GAFBlog‎ > ‎

Quite Contrary, Indeed

posted Jan 28, 2012, 10:21 AM by Great American Fierce Beard Club   [ updated Jan 30, 2012, 8:53 AM ]

Those of us who sport large beards are often met with nasty glares, or simple tsk tsks.  They will shield their children away from us, despite the fact that we are simply walking down the street or through the aisles at the grocery store.  We take it in stride, knowing that around the corner is someone who will stop us and exclaim "Awesome beard."  We can be discriminated against in a minor fashion, and it can be obnoxious.  However, we've got nothing on Joseph Palmer.

Anyone who is truly enveloped in the facial hair community has probably at least a passing familiarity with the story of Joseph Palmer.  Someone posted a story about it on your Facebook wall, or mentioned it to you while you were out for drinks (but couldn't quite remember the name of the gentleman in question, nor many of the details).  In case you have never heard of him, quite simply (and as his gravestone states) he was "Persecuted for wearing a beard."

Joseph Palmer sported a large beard during the early 1800's, and when he moved to Fitchburg, MA in 1830, he was openly mocked for his decision to be awesome.  It wasn't even that he had gone against the norm and was ridiculed for being different, but the local pastor even chastised him, saying his beard was an affront to God and man.  He was threatened repeatedly, and on one occasion attacked by four men from the town who attempted to shave him. 

If the attack on Joseph Palmer wasn't enough, he was sent to jail for stabbing two of his attackers with a jacknife, used in self-defense.  The men claimed that Palmer attacked them viciously and unprovoked.  While locked away, the guards attempted to shave him a number of times, but Palmer was able to prevent it from happening.  He spent his time writing letters to the local press, about his unfair treatment, and gained status as a national celebrity as the story spread around the country.  He was eventually released due to the bad publicity (after a year), but charged a fine to pay for his time in jail.  He appealed for the fine to be rescinded, as well as demanded a public proclamation that it was okay for him to sport a beard.  Neither of these things happened, and so he refused to leave the jail cell.  Eventually he was tied to a chair and carried out of the jail cell and left on the street.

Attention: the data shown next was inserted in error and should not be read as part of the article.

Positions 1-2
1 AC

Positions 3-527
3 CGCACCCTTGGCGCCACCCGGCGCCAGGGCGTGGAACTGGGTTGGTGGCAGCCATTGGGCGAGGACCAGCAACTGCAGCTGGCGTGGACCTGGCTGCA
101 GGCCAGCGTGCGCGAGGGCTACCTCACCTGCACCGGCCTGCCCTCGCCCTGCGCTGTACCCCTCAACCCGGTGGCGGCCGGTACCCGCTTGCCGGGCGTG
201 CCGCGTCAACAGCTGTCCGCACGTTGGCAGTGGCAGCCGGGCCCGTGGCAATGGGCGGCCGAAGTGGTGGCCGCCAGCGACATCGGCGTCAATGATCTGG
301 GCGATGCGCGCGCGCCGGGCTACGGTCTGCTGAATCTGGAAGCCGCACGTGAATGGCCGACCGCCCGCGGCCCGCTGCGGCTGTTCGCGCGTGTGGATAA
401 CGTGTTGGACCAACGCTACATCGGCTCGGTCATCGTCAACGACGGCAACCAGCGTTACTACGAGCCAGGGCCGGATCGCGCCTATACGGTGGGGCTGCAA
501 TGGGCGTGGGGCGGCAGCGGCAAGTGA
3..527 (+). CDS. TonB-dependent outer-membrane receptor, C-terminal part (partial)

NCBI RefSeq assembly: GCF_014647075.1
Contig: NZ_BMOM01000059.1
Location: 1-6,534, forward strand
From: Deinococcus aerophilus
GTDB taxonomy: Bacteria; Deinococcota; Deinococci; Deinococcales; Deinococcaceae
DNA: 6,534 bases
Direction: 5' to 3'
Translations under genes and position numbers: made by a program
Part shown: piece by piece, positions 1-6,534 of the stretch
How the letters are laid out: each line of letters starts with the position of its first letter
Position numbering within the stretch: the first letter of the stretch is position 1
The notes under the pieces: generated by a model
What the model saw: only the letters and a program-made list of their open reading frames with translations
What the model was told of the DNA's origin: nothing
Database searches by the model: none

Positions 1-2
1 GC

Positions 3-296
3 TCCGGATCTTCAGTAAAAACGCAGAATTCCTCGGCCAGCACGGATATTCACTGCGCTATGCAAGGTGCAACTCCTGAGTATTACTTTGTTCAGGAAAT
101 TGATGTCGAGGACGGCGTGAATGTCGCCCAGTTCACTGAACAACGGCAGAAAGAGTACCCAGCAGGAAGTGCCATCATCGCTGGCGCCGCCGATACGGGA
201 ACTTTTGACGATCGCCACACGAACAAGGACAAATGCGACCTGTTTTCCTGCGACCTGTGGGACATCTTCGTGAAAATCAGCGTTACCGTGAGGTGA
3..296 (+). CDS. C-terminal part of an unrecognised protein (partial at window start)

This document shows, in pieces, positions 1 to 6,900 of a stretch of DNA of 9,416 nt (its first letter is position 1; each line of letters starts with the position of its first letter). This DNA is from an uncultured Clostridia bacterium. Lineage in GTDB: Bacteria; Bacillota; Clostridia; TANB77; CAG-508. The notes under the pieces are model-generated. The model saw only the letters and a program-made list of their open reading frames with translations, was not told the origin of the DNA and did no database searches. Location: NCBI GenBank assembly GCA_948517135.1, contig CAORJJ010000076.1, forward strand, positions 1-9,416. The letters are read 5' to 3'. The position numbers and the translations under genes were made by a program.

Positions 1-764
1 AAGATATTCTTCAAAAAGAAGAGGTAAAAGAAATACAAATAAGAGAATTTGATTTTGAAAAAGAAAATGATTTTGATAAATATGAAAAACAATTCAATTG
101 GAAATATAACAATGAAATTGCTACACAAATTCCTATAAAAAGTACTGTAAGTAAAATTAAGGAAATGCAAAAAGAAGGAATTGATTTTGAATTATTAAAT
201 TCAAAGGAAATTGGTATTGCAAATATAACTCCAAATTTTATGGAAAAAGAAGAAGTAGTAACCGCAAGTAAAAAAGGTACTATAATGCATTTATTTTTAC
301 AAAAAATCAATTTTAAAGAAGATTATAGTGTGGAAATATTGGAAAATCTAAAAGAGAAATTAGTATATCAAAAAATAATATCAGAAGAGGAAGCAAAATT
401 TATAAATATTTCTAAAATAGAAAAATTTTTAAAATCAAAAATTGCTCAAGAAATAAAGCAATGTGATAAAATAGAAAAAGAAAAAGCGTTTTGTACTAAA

Palmer had gained such a following for his stance that he used his influence and money to help support the Abolitionist movement, as well as running with
Transcendentalists such as Ralph Waldo Emerson and Henry David Thoreau. 

This is a simple summary of Palmer's adult life, but it is a far more complicated story than that.  One that is difficult to teach to children in a proper manner.  However, Patricia Rusch Hyatt does just that in her book "The Quite Contrary Man."  Utilizing some the free flowing illustrations of Kathyrn Brown, Hyatt uses the story of Palmer to teach children that it is important to stand up for what you believe.

The story glosses over some of the more violent aspects of Palmer's time in Fitchburg, and instead focuses on his life as a dedicated family man, who firmly believes in himself and his values/morals.  Describing his day to day life as a farmer and in all respects (except for the beard, apparently) an otherwise outstanding citizen, the book uses a free flowing style of illustration that shows great amount of movement.  Kathyrn Brown's work on Palmer's beards shows something that is beautiful and to be celebrated, in stark contrast to the story at hand which deals with close-mindedness and the inability for some people to see past someone's exterior. 

Hyatt seems to be using the story of Palmer to teach children, and their parents, that their are certain social norms that we just take for granted, instead of challenging them.  Beards have gone in and out of fashion for thousands of years, depending upon pharaohs, kings, media campaigns, and the like.  However, just because social norms are to be clean shaven, doesn't mean it is wrong to sport a beard.  The story teaches children to stand up for their ideals, and refuse to be beaten down by those who may tsk tsk their choice of fashion.  What's truly important is what you do with your time with your family and your community.  Palmer changed popular perception of the beard.  He unfortunately had to spend a year in jail, but he let his beard flag fly and is still effecting the world today.  Sometimes greatness is way ahead of its time.

Find the "Quite Contrary Man: A True American Tale" in your local bookstore, and read it to your kids.  They'll thank you for it.


Comments